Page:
In the jazz world, a veritable deluge of solo-piano albums have been released in last year or so. One of the better ones you’re likely to hear was recently released by Marc Cary, the late Abbey Lincoln’s longtime pianist. Released on the Motéma Music imprint, For the Love of Abbey is a lovely, 14-track tribute of sorts to Cary’s mentor, who passed away three years ago. It’s Cary’s first solo-piano recording, and it goes far in honoring Lincoln’s remarkable body of work. “Abbey’s compositions are worthy of an instrumental approach because they’re so rich and lend themselves to be interpreted as instrumentals,” says Cary.
The pianist’s 12-year tenure with Lincoln was longer than any other pianist, a list that includes such luminaries as Mal Waldron, Hank Jones, Wynton Kelly and Kenny Barron. “I try not to freak myself out by saying, ‘Wow, now I’m the one,’” Cary says. “It made me feel good but it didn’t influence me in any way, because Abbey wanted something new, something in the moment.”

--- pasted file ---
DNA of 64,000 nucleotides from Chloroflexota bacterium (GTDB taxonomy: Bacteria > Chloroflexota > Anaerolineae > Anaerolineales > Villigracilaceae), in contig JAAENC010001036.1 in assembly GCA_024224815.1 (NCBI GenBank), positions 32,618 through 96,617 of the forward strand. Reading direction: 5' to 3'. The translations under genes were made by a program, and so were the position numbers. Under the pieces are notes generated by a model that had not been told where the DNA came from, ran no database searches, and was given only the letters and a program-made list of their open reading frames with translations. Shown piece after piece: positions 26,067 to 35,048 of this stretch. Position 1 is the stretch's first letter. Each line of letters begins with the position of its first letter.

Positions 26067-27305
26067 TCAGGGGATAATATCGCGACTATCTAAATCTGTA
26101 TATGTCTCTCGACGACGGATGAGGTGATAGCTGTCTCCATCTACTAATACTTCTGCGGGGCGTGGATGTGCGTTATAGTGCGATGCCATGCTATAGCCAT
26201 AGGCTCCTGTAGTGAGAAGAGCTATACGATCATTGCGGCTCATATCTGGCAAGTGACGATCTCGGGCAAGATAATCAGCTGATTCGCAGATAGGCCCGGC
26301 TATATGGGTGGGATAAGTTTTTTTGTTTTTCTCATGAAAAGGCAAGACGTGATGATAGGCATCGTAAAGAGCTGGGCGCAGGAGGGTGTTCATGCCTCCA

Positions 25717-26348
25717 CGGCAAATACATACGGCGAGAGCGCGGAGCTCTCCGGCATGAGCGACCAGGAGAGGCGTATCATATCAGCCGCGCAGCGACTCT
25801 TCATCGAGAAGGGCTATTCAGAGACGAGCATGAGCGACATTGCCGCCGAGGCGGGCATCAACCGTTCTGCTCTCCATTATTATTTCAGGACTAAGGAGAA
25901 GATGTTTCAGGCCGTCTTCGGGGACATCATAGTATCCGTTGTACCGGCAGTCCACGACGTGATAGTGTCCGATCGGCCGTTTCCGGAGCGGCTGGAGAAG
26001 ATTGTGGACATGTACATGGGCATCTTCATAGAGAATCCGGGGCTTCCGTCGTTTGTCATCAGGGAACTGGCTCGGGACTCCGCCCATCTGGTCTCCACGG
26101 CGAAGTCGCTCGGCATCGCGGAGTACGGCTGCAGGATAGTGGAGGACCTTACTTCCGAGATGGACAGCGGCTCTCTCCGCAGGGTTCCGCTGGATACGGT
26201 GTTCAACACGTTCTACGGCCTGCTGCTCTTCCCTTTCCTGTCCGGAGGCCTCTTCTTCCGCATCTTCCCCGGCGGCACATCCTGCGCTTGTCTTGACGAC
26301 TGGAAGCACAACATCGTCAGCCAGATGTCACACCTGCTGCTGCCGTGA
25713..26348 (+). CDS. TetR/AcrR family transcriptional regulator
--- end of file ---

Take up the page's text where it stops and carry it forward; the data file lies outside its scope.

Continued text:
Cary has gained a reputation as one of the most creative pianists around, a bandleader with musical interests that encompass jazz, go-go, hip-hop, electronic music, Indian classical music and more. Asked for the single most valuable lesson he learned from Lincoln, he responds: “Learning how to shed things you don’t need, and claim what is yours.”
For more information, go to www.MarcCary.com